Alexander Mathieson was
born in 1797 and in the 1841 census was described as a
master planemaker. Also listed at 38 Saracen Lane was
his son, Thomas, aged 15, described as a journeyman
impression given is that by the 1840’s, although having
traded for 20 years, the business had not grown that
much. The expansion only really started with the
arrival of the second generation. Perhaps the time was
ripe with a rapidly growing industrial city (i.e.
Glasgow) and the improved transport facilities of the
Mathieson seems to have been expanded not only by
internal growth but also by a series of acquisitions;
first taking over J&W Stewart, the principal
planemaker in Edinburgh (1849), followed by the J.
Dryburgh business in Dundee (1853/54) and eventually
David Malloch of Perth (1913). The Dundee Works
were managed by James Lumsden from 1867-1870.
evidence of surviving planes, Mathieson were probably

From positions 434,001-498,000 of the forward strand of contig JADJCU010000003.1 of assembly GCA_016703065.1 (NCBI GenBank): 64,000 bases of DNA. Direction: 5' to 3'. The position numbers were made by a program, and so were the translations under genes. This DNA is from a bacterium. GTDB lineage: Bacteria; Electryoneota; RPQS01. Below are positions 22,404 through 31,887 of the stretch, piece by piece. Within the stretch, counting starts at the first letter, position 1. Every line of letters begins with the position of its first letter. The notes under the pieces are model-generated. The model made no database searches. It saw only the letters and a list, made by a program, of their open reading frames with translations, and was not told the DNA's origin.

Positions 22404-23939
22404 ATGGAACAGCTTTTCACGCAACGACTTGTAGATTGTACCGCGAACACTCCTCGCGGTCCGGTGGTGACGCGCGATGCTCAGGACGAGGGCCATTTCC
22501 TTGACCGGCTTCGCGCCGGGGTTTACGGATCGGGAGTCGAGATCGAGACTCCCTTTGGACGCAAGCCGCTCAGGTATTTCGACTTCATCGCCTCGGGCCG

the most prolific British planemaker of all time. At
the end of the century the business was making a wide
range of tools for most trades being particularly strong
in some of the heavier trades (especially coopering and
Eighth Edition catalogue (1899) illustrated the
comprehensive range of planes available. Mathieson
introduced model numbers for planes by 1899 and planes
marked with these numbers date from the late 19th
or early 20th Century.
planemaking had largely ended during World War II and
by the late 1950’s the demand for traditional tools was
much reduced. The firm did however have a large export
trade in heavy duty auger bits widely used throughout
the world for boring railway sleepers.
reason, Mathieson was acquired by William Ridgway
in 1957 and transferred to Sheffield where they
eventually became a dormant subsidiary of
Record-Ridgway Tools Ltd.